The Local Government Association is leading the debate on the potential impact of Brexit on councils. It is imperative that the voice of the sector is heard during the exit negotiations.
We have identified key areas where Brexit poses the largest potential risks or offers the greatest potential opportunities. As the Withdrawal Bill makes its way through Parliament, we are working to ensure councils play a role in establishing a new legal base for the UK during the process of departure.
The LGA recently gave evidence to the House of Commons Communities and Local Government Select Committee about the key risks and opportunities of Brexit.
We outlined concerns about the government’s lack of clarity, over how they will address the potential €10.5 billion (£8.4 billion) UK-wide funding gap for local communities, which could result from departure.
Since giving evidence to the Committee, positive steps have been taken.
As part of the recent phase one negotiations on exiting the EU, it was agreed that continued participation in the Multiannual Financial Framework (MFF) would include the European Regional Development Fund, the European Social Fund, European Territorial Cooperation, the Rural Development Fund and almost all other EU funding programmes such as Horizon 2020.
This agreement means local communities will continue to benefit from EU funds until the end of the current programmes in 2020. This is a positive, albeit short-term, solution.
What is needed now is clarity on the period beyond 2020. Funding levels for local areas should be guaranteed from 2021 as part of a locally-led successor to EU regional aid. Otherwise, we will create another period of uncertainty in the programme.
In its manifesto, the Government pledged to create a UK Shared Prosperity Fund to replace the money local areas currently receive from the European Union. The LGA is seeking to secure design and delivery principles for this Fund, which give local areas far greater say over how money is spent, and enables them to deliver the ambitions of the industrial strategy. Our main principles are that the UK Shared Prosperity Fund should:
- Be at least equal in value to the current full sum of EU structural funding for the 2014-2020 period.
- Maximise integration with other funding streams for local growth.
- Be easier to access and manage than current EU funds, with a simplified and more proportionate approach to financial management.
- Provide an opportunity for different and better arrangements that are more flexible and responsive to local needs in all types of areas.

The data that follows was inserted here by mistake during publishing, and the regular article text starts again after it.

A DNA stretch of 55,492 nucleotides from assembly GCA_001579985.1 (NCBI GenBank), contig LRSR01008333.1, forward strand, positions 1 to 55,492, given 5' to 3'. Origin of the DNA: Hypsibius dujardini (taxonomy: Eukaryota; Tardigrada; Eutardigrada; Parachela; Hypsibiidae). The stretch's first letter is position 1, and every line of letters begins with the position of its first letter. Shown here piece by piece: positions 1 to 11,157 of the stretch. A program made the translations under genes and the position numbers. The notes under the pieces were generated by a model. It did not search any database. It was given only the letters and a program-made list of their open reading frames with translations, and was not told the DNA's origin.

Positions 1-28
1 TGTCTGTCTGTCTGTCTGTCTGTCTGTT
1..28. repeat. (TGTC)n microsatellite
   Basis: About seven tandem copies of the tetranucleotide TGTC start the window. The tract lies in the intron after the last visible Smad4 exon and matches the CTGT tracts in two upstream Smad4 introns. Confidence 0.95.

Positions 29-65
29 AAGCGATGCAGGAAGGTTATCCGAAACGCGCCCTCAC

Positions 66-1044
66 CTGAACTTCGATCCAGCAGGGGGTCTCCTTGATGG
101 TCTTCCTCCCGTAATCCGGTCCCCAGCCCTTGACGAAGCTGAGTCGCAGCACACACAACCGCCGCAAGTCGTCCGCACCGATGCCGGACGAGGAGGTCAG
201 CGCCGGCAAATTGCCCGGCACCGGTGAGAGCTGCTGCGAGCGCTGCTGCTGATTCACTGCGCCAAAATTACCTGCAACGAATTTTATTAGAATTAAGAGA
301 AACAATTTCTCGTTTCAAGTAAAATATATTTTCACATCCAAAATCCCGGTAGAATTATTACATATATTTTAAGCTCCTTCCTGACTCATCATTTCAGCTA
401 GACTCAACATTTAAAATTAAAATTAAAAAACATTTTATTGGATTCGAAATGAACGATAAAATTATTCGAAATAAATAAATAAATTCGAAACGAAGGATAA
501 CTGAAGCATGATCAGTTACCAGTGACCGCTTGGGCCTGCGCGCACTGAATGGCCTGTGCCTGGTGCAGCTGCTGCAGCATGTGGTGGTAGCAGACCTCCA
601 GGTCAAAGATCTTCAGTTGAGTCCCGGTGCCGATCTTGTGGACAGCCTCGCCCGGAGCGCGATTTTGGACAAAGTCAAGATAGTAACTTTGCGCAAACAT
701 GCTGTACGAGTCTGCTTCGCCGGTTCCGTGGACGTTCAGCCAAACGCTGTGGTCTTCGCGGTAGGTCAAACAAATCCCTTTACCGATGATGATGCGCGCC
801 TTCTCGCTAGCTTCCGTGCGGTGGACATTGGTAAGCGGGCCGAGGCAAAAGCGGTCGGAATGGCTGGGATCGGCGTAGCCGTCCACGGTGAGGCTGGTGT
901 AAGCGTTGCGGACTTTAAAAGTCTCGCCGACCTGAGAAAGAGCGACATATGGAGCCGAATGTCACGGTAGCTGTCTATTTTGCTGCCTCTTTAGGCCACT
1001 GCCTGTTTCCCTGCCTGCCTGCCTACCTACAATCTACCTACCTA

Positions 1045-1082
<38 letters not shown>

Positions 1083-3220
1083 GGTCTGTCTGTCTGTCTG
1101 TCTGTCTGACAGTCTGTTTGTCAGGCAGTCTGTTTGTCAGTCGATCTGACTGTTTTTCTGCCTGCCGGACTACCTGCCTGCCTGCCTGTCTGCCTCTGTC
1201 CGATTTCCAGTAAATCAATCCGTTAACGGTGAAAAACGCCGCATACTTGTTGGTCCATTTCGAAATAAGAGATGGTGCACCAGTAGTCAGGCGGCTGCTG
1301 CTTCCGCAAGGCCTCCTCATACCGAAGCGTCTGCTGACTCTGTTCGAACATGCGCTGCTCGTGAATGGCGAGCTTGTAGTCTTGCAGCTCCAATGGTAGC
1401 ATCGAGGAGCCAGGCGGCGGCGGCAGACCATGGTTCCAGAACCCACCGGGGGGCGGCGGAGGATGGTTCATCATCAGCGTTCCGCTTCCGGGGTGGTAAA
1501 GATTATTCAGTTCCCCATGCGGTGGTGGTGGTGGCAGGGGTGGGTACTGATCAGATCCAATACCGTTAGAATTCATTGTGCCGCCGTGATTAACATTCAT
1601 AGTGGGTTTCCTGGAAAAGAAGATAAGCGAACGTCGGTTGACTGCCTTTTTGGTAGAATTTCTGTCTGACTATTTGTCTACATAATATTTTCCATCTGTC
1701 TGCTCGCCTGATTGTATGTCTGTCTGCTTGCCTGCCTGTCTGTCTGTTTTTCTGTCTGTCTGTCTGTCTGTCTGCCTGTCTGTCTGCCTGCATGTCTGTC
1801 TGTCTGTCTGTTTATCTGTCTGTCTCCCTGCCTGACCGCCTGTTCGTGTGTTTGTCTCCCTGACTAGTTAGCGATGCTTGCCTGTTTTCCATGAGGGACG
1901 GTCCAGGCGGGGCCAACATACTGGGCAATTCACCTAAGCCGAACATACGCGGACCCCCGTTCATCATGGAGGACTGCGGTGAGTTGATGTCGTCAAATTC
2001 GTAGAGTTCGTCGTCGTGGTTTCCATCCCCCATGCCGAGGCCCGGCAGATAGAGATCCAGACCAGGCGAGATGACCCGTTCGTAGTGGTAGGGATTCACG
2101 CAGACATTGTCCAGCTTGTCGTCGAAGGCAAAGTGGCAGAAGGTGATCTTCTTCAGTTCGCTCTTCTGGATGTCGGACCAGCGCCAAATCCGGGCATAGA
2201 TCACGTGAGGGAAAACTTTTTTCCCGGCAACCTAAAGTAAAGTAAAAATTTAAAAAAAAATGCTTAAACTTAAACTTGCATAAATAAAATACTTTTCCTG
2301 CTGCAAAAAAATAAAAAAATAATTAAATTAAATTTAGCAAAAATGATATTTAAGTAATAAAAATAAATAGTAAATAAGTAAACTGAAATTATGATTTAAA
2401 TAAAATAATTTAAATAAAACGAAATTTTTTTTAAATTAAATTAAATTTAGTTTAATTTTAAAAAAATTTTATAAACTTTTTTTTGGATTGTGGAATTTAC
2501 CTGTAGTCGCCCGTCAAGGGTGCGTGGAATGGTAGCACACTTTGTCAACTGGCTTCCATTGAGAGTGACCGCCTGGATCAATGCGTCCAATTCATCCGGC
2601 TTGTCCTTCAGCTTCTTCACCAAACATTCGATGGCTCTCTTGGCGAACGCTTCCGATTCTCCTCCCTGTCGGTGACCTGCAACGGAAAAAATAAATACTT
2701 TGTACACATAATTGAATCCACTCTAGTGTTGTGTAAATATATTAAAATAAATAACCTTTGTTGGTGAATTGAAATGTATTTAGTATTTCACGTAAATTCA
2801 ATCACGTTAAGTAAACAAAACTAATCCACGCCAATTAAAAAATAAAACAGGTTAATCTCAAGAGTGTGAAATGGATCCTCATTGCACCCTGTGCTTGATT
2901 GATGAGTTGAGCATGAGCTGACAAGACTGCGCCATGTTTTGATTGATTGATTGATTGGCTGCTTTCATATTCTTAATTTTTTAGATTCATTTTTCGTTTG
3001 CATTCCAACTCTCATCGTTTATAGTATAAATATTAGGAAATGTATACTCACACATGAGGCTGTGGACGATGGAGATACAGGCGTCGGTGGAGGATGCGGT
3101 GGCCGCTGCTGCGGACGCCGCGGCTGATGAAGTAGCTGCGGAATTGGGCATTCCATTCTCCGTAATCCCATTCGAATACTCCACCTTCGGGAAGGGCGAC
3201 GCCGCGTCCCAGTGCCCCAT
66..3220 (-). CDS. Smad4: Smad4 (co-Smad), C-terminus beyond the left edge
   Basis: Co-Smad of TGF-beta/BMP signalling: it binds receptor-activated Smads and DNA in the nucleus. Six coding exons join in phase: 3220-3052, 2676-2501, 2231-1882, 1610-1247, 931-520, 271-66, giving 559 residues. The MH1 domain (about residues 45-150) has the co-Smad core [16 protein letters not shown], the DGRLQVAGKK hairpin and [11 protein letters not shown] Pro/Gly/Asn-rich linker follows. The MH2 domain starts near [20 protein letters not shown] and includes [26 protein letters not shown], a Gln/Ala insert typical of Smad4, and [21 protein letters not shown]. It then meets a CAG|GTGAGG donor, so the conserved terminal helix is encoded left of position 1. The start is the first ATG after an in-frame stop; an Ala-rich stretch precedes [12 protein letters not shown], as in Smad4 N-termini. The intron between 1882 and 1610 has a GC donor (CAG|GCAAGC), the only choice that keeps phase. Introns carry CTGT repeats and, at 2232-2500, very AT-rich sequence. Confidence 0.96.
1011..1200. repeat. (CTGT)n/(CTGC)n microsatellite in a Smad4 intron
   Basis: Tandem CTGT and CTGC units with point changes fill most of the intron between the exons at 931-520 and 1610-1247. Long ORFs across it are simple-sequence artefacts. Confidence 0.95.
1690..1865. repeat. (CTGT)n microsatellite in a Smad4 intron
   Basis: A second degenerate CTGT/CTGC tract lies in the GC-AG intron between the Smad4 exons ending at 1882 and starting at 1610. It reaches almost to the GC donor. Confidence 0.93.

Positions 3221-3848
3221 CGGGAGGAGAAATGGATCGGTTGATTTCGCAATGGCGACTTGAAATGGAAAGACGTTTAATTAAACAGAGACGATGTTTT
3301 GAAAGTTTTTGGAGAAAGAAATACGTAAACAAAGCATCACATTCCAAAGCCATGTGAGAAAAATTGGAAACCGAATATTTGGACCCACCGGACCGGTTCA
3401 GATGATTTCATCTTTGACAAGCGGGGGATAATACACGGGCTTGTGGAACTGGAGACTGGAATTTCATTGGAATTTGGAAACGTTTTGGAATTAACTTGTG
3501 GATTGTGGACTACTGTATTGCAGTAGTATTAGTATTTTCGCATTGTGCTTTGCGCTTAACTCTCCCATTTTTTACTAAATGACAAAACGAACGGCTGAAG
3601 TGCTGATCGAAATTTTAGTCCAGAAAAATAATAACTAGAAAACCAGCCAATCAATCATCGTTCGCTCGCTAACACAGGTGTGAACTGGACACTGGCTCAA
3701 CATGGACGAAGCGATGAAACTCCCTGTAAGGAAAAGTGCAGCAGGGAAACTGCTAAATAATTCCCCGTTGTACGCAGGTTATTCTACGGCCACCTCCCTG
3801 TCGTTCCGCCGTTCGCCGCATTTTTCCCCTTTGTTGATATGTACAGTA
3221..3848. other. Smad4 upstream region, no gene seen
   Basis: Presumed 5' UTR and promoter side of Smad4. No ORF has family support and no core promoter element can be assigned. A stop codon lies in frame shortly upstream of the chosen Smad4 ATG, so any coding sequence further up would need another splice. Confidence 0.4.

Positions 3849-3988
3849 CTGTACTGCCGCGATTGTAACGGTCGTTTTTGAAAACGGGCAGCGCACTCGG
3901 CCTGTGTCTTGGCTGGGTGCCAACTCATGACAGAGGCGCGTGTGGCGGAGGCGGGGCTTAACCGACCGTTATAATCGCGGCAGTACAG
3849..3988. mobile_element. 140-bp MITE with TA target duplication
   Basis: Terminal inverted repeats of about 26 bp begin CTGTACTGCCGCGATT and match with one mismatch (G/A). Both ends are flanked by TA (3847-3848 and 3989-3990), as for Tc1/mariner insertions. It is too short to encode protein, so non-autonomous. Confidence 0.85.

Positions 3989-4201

Tangible progress has been made, but there is work to be done before we can talk of success. We need to prevent the uncertainties and delays that have already plagued this programme from happening again.
Much of the debate on the impact of Brexit on local government has rightly focussed on EU funding. But there are a whole host of other areas that are likely to impact on how local government functions after we leave the European Union.
For example, just the other week the LGA highlighted that leaving the EU gave the UK the opportunity to improve current food labelling legislation. By making traffic light labelling on food and drink mandatory after Brexit, we could help people make more informed choices. This would help tackle the obesity crisis we face as a nation.
For every positive change we could make, there are laws and regulations we absolutely have to keep.
That is why the LGA, which represents 370 councils in England and Wales, has drawn up a list of areas that affect local government, some of which could be strengthened post Brexit, others that absolutely cannot be lost when we leave.
Beyond the UK prosperity fund, there are a whole host of important areas that the Government must address in the Brexit negotiations, such as what will replace the Committee of the Regions; how to maintain air quality standards regulations introduced in 2010 and whether we should simplify the procurement rules that currently govern much of the work of local authorities.
Good air quality is vital for our health and quality of life as well as the environment. Air pollution is linked to 40,000 early deaths in the UK each year, so it is imperative that the UK target must be at least as ambitious as those in the EU.
Meanwhile, changing rules around procurement would see cuts to red tape, freeing up time and money for councils to invest in their local communities.
It might also induce more Small and Medium Enterprises to bid for funding – many were put off in the past by the complexity of the process.
Linked to this, changes to state aid rules would unlock greater investment into the community. Currently, even very small grants imply significant administrative burdens that deter investment.
The LGA would like to see the threshold for small aid grants increased, helping small businesses, charities and voluntary groups access increased investment.
The examples above are by no means exhaustive. But they do provide an illustration of the opportunities, as well as the potential costs, of Brexit to local government and the communities we represent.
The LGA has used its position to lobby the Government on all of this and more. We will continue to hold them to account during the Brexit negotiations to ensure that we secure the best deal for our local residents.
The views expressed in this analysis post are those of the authors and not necessarily those of the UK in a Changing Europe initiative.